Jose Arnaldo dos Santos Junior traveled to Qatar to cheer on his beloved Brazilian national team led by Neymar in their ultimately failed attempt to claim a sixth World Cup crown. But since they were knocked out by Croatia in the quarter-finals, he switched allegiance to Brazil’s arch rivals, Lionel Messi’s Argentina. “As a football fanatic I think Argentina deserve this title,” said the 38-year-old odontologist upon his return to Sao Paulo. He cheered on Argentina during their 3-0 semi-final victory over Croatia on Tuesday that saw the South Americans qualify for Sunday’s final.
Dos Santos Junior even wears his light blue and white Argentina jersey “without shame” on the streets of Brazil’s biggest city.
He will put aside eternal debates such as who was better between Brazil’s Pele and Diego Maradona of Argentina to support the Albiceleste against France.
“Argentines are passionate about their teams and their national team, which has the bit between its teeth,” he said. “Any football lover supports such a noble cause.”
Earlier in the World Cup, Argentina coach Lionel Scaloni said that if his side could not win the tournament “I prefer that a South American team” does, even Brazil.
The relationship between Argentines and Brazilians is a complicated one when it comes to football.
After Argentina lost their opening World Cup match against outsiders Saudi Arabia, Brazilian social media was awash with jokes and memes, some playing on the famous “Don’t Cry for me Argentina” song composed by British duo Andrew Lloyd Webber and Tim Rice and popularized in the musical Evita.
Yet it was Brazil crying first after they were knocked out.
Argentines also had the last laugh during the 2021 Copa America as Messi and his teammates beat their historic rivals 1-0 in the final in Brazil’s Maracana fortress.
Videos circulating on social media even showed Argentina’s players singing “Brazilian, what happened? The five-time champions cowered,” in the changing rooms after Scaloni’s team beat Croatia.
And yet some prominent Brazilian figures are right behind Argentina.
The great Pele, who won the World Cup three times with the Selecao, celebrated Argentina’s semi-final victory and the genius of Messi from his hospital bed in Sao Paulo, where he was originally admitted in late November for cancer treatment.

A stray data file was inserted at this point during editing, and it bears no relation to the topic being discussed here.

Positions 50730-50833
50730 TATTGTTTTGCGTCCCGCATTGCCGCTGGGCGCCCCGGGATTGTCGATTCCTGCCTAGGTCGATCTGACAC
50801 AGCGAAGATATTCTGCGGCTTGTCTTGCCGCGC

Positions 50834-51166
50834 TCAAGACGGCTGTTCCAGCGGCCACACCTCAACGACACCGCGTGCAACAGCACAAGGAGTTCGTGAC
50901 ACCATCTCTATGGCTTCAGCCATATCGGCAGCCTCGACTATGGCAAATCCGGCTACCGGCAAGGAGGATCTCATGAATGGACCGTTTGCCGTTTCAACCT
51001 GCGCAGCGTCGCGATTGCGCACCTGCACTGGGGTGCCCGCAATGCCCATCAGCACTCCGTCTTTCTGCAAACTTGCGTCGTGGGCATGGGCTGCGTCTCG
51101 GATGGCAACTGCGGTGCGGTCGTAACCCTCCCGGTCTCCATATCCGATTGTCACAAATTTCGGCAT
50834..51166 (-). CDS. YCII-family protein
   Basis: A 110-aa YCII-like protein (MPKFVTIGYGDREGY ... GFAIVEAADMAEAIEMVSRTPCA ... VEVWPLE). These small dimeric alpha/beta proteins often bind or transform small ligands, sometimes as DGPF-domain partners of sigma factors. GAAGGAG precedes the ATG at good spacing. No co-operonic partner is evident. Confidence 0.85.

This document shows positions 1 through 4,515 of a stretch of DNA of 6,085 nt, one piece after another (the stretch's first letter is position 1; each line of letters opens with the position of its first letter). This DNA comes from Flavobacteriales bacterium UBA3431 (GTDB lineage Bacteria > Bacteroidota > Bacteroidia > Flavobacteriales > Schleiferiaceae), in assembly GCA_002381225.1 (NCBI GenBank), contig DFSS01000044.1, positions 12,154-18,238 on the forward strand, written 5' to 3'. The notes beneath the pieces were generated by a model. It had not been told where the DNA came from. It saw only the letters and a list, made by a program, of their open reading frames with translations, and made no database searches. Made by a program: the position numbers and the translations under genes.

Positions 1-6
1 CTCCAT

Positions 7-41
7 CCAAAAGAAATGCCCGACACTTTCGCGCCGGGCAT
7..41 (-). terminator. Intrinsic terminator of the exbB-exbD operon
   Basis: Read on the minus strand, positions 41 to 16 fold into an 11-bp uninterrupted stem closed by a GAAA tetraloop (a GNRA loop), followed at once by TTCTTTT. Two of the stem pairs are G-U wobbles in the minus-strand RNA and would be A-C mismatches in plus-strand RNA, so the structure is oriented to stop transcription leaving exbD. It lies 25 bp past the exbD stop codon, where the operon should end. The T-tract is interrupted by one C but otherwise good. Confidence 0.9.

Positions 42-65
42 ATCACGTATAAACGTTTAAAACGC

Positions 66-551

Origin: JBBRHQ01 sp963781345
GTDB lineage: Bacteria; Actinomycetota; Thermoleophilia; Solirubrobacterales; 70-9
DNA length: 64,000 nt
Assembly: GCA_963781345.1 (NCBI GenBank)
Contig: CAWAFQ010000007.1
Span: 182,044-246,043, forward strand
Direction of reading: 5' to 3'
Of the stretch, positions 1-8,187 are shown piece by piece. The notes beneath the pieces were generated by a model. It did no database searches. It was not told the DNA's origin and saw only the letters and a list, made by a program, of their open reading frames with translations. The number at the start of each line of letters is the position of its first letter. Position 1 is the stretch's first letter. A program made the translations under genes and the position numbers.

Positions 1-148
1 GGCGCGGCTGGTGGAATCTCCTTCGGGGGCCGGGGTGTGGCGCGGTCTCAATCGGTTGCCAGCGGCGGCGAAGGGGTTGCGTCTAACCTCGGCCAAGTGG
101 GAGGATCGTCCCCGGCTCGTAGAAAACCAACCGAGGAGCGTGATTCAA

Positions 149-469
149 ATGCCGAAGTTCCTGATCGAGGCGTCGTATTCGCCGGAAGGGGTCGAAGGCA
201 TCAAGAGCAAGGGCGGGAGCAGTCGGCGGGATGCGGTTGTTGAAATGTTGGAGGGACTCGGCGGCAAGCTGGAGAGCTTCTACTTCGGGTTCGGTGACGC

His daughter Kelly published a social media post of Pele watching the match that included appreciative GIFs aimed at Messi.
“There are no words for you @leomessi,” former attacking midfielder Rivaldo, a World Cup winner with Brazil in 2002, wrote on social media.
“God knows and he will crown you on Sunday, you deserve this title.”
Messi, 35, is widely regarded alongside Pele, Maradona and Portugal’s Cristiano Ronaldo as one of the greatest players to ever grace the game.
And there is only one trophy missing from his incredible career: the World Cup.
Many Brazilians are as desperate to see him win it before he retires as they are to see their own hero Neymar, five years Messi’s junior, do so.
“After Brazil were knocked out I started cheering for Argentina because Messi is the best player I have seen. He is playing at an impressive level and it’s only right that he is crowned,” said economist Alexandre Caldas, 49.
Caldas’s eight-year-old son Bernardo is a huge Messi fan.
“He’s crazy about Messi, he wants him to win, to be the best in the world and is even learning Spanish so he can ask for his autograph,” said Caldas, who has bought his son an Argentina football kit.
However, for some people the neighborly rivalry trumps everything.
Brazil’s former star striker Ronaldo, known as El Fenomeno (the phenomenon) during his career and who won the World Cup alongside Rivaldo, has picked France as favorites on Sunday.